Edward Hahn, July 12, 2013 (view all comments by Edward Hahn)
A gripping, well written, suspenseful story by Norwegian Jo Nesbø. The book successfully moves back and forth between the past and the present, while chronologically covering 22 days in the investigation of a serial killer known as the Snowman because of his signature of leaving a Snowman near the house of his victims always after the first snow of the winter. Inspector Harry Hole, is the only serial killer expert in the Oslo Police Department and is often accused of wanting murders to be committed by a serial killer so he can use his expertise. Harry is also a recovering alcoholic beset by internal demons and often disappointed by others. In spite of this he is an investigative genius but has few friends and admirers within the police force, especially in the hierarchy.
In this novel, he lurches from one theory to another and identifies a number of people as the Snowman, only to subsequently figure out they are not the right ones. This frustrates, not only Harry, but also others working the case to say nothing of his superiors, who don't trust him anyway. He also has a habit of going off on his own which angers his colleagues and puts him in unnecessary danger. After many false starts he figures it all out but almost too late. Things end somewhat poetically and the stage is set for the next book in the series.
While Nesbø's work does not quite measure up to my favorite Scandinavian author, Swede Henning Mankell, with this book he comes pretty damn close.
dodeco, January 26, 2013 (view all comments by dodeco)
Great book! Great writer! Actually, all of Jo Nesbo's books are very good.
Though it is always the same main character, every story is new and everytime you learn more about him. (In comparison: I got bored really fast by Henning Mankell and his main character Kurt Wallander.)
Best crime novel I read so far!
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by Michael Connelly,
“Jo Nesbø is my new favorite thriller writer and Harry Hole my new hero.”
by Times (UK),
“With Henning Mankell having written his last Wallander novel and Stieg Larsson no longer with us, I have had to make the decision on whom to confer the title of best current Nordic writer of crime fiction. After finishing Jo Nesbø’s The Snowman, I hesitate no longer....This is crime writing of the highest order, in which the characters are as strong as the story, where an atmosphere of evil permeates, and the tension begins in the first chapter and never lets up.”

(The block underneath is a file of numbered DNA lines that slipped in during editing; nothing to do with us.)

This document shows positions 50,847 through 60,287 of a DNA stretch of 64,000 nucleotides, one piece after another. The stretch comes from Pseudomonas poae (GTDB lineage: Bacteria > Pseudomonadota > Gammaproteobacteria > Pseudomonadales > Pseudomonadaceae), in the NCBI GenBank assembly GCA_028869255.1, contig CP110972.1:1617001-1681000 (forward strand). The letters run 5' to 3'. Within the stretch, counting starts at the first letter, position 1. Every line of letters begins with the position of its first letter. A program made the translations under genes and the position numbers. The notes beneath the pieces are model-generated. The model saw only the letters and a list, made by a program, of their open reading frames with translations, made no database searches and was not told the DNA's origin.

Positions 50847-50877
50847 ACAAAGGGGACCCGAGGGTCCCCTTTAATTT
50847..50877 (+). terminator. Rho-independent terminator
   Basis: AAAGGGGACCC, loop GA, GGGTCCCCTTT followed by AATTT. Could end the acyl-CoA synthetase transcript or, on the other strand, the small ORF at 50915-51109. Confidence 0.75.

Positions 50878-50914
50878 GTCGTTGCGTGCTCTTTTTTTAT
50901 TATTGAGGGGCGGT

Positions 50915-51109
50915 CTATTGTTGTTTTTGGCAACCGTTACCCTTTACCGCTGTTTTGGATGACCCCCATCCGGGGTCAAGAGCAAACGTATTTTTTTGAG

“The Snowman is a superb thriller — smart, stylish, beautifully paced and meticulously plotted....Nesbø is such an insightful portraitist that Hole and all the secondary characters are convincing at just about every bloody turn....The psychological aspects of the novel are on a par with Ruth Rendell’s inspector Wexford mysteries. Ultimately, though, what sets Nesbø apart is his ability to keep the pages turning with such intellectual dexterity.”
by Sunday Times (UK),
“Every now and then, a truly exceptional crime novel comes along, something so gripping that it recalls classics such as The Silence of the Lambs. Jo Nesbø has pulled it off with The Snowman...[which] establishes him as a writer of rare ingenuity and total confidence.”
“Irresistibly addictive....This is reading as you experienced it in childhood, without any gap between eye and mind, but with the added pleasures that adult plots and adult characters can bring....It is Nesbø’s plots — brilliantly conceived, carefully worked out, and complicatedly satisfying — that finally make [his books] unputdownable.”
by Library Journal (starred),
“Nesbø is being hailed as the next Stieg Larsson or Henning Mankell....Apt comparisons, but they don’t go far enough. This is simply the best detective novel this reviewer has read in years....Nesbø’s latest thriller reads like a symphony, from the thundering first chords that pull the reader into a magical world through the delicately enticing development in which motifs and story strands are woven together leading to a pounding, furious conclusion.”
One night, after the first snowfall of the year, a boy named Jonas wakes up and discovers that his mother has disappeared. Only one trace of her remains: a pink scarf, his Christmas gift to her, now worn by the snowman that inexplicably appeared in their yard earlier that day. Inspector Harry Hole suspects a link between the missing woman and a suspicious letter he’s received. The case deepens when a pattern emerges: over the past decade, eleven women have vanished — all on the day of the first snow. But this is a killer who makes his own rules... and he’ll break his pattern just to keep the game interesting, as he draws Harry ever closer into his twisted web.
With brilliantly realized characters and hair-raising suspense, international bestselling author Jo Nesbø presents his most chilling case yet — one that will test Harry Hole to the very limits of his sanity.
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